By Eric Smith

<span style="color: #999999;">Morris Goldfarb, the chairman and CEO of G-III Apparel Group Ltd., fully understands the impact that tariffs have had on the New York-based fashion and apparel company he oversees. He also knows that if the trade war persists, tariffs will continue to wreak havoc on the company’s financial outlook.

But Goldfarb is also resolute that G-III has the ways and means to mitigate the pressure that tariffs are placing on its business. After all, while the company is celebrating its 30th anniversary next week—execs will ring the closing bell at the Nasdaq—its roots date back to the 1950s when Goldfarb’s father created G-III as a leather coat manufacturing company.

So dealing with the ups and downs of international trade disputes is par for the course at G-III, just as it is for any global business that has long dealt with such headwinds.

“We all need to remember, we’re in a competitive world,” Goldfarb told analysts on a company earnings call Wednesday morning. “Everybody has the same challenge. It’s not as if G-III stands alone as the only resource that’s paying these tariffs. It’s the entire community that we operate in, and we are as competitive as they come. We buy as efficiently as anybody in the industry; we measure every element that goes into ultimately delivering the product to the consumer.”

G-III, which owns a sizeable sports licensing business, but whose main business is Calvin Klein, Tommy Hilfiger and Donna Karen apparel, mostly avoided the impact of tariffs in the fiscal third quarter thanks to orders placed ahead of the September start for the latest tranche of goods.

But with President Trump’s recent comments that he may not end the trade war until after the 2020 election, all companies are preparing for the worst. Thankfully, Goldfarb said, the G-III business model was built to somewhat absorb a rise in tariffs and has adapted in recent years to be even more insulated.

“Clearly we’ll be paying a little bit more for our product,” he said. “As we stated earlier, we’re getting the cooperation of our vendor base and we’re producing product that is a little bit more fashion than it has been historically. Historically the inventory that we depended on for success was the replenishment side of the business. Today that’s changing and fashion is really what is driving success. So when fashion drives success, you are able to raise your prices, it’s not replenishing the same items that you’ve had for the last three or four years.”

In addition to raising prices and working with suppliers on splitting whatever sourcing increases arise, G-III will look to other means for mitigation.

“As we place future buys, we continue to negotiate some major support from our vendors to maintain their level of participation of price concessions,” Goldfarb said. “We will also seek additional tariff mitigation from continuing our sourcing diversification as selectively raising wholesale prices.”

<span style="color: #999999;">Despite all these measures in place, plus other ones such as closing retail stores to rightsize the business, the company still has an uphill battle ahead of it.

G-III on Wednesday lowered its outlook for the fiscal year after reporting net sales for the fiscal third quarter ended October 31 increased 5.2 percent to $1.13 billion from $1.07 billion a year ago but missed analysts’ expectations by $40 million.

The company reported earnings per share of $1.99, which beat Wall Street’s estimates by 5 cents. GAAP net income for the third quarter of $95.4 million, or $1.97 per diluted share, compared to $94 million, or $1.86 per diluted share, in the prior year’s comparable period.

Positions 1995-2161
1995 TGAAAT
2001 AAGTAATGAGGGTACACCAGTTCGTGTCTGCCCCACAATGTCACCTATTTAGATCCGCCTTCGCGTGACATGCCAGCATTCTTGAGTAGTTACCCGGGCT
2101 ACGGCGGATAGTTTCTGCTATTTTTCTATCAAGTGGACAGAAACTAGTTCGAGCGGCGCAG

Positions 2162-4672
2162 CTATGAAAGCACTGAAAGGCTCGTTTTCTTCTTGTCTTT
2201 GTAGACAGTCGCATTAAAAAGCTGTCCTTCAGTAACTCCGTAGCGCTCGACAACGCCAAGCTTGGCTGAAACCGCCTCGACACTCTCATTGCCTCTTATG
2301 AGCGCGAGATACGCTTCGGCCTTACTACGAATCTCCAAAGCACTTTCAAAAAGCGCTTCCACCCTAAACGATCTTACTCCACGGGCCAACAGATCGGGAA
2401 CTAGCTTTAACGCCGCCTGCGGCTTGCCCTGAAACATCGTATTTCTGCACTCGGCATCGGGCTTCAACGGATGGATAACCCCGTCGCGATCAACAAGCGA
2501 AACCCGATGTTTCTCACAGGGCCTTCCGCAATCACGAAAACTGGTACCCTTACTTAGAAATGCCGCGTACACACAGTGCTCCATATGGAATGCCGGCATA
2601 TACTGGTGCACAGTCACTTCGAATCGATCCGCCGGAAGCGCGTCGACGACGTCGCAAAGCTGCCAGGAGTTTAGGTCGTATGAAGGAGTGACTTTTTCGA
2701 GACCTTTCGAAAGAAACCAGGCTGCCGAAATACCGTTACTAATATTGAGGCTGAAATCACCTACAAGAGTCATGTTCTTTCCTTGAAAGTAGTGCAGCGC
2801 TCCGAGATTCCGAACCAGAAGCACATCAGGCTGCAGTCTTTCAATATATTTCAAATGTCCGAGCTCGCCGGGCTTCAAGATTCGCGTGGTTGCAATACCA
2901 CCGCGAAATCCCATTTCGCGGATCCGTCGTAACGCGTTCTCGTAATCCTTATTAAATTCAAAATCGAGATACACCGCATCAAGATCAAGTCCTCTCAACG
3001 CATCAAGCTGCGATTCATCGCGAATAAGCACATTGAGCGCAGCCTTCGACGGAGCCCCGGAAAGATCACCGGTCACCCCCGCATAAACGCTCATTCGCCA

G-III issued downwardly revised guidance for the fiscal year ending January 31, 2020, a forecast that also incorporates the expected impact of the additional tariffs implemented effective September 1.

For fiscal 2020, the company is now forecasting net sales of approximately $3.20 billion and net income between $147 million and $152 million, or between $3.01 and $3.11 per diluted share. This compares to net sales of $3.08 billion and net income of $138.1 million, or $2.75 per diluted share for fiscal 2019, but is down from previous guidance.

G-III is also anticipating non-GAAP net income for fiscal 2020 between $149 million and $154 million, or between $3.06 and $3.16 per diluted share. That’s also up from fiscal 2019 but down from previous guidance.

“The FY20 reduction to guidance reflects softer than expected trends in both wholesale and outlets,” Jim Duffy of Stifel wrote in a note to investors. “Another revenue miss (5 quarters in a row) and guidance reduction underscores the inherent lack of visibility associated with selling through structurally challenged channels. Encouragingly, with the year-end report management expects to detail strategies for exiting loss making retail (guided to $56mn loss for FY20). Tariffs will pressure margin in FY21 through mitigation and reduced retail losses should yield improved earnings power in FY22.”

That last point had Goldfarb confident even as the company faces other challenges in the fiscal years ahead.

“I’m comfortable that if there was a last standing man, we would be it,” Goldfarb said. “We are doing everything to exist for the future. This is a company that wasn’t built yesterday. We were a leather coat company in 1956. In 1972 when I joined this company, it was $2.5 million company doing leather coats, and today you’d be hard-pressed to find a category of product in fashion that we don’t do and we do them all well.”

Shares of G-III Apparel Group (GIII) were down 62 cents, or 2.2 percent, to $27.89 at market close Wednesday.

Photos courtesy Calvin Klein, Tommy Hilfiger and Donna Karen apparel